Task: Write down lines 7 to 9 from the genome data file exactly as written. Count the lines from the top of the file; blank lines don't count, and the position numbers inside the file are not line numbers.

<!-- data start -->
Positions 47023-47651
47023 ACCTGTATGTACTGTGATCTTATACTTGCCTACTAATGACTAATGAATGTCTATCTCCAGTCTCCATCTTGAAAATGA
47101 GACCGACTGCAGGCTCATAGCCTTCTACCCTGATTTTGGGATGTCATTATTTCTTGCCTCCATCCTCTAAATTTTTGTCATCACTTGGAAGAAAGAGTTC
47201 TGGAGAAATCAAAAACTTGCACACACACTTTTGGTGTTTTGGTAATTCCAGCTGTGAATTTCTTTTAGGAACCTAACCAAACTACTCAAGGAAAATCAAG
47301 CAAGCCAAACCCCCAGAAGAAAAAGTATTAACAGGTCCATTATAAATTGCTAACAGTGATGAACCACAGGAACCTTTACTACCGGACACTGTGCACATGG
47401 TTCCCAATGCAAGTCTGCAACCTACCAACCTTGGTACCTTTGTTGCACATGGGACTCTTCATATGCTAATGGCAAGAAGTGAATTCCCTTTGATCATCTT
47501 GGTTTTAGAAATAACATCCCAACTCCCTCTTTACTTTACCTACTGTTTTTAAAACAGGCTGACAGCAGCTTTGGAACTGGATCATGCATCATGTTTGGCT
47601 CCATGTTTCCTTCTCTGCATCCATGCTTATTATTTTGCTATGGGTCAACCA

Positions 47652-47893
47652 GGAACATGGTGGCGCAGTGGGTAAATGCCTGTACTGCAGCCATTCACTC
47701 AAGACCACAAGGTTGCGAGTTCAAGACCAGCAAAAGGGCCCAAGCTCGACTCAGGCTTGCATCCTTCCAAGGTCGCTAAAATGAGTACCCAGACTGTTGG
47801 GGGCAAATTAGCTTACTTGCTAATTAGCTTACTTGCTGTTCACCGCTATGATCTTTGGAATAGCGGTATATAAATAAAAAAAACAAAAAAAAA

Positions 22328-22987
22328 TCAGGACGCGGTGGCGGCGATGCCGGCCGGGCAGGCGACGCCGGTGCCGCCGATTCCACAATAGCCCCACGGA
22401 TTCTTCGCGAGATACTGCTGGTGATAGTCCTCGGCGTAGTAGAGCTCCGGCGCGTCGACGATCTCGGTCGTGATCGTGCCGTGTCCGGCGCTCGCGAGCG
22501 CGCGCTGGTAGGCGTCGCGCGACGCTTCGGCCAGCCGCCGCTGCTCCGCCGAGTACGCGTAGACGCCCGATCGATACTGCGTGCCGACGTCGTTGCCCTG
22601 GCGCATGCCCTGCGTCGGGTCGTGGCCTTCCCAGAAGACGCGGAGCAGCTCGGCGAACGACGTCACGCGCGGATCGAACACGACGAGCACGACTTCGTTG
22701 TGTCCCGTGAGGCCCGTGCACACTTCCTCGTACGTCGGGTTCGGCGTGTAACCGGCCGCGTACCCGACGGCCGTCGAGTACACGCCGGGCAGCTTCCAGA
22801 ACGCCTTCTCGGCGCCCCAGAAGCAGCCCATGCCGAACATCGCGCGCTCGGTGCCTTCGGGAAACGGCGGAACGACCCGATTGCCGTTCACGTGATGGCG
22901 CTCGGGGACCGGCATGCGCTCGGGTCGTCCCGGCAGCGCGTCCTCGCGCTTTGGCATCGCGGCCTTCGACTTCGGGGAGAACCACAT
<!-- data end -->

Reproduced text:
47501 GGTTTTAGAAATAACATCCCAACTCCCTCTTTACTTTACCTACTGTTTTTAAAACAGGCTGACAGCAGCTTTGGAACTGGATCATGCATCATGTTTGGCT
47601 CCATGTTTCCTTCTCTGCATCCATGCTTATTATTTTGCTATGGGTCAACCA

Positions 47652-47893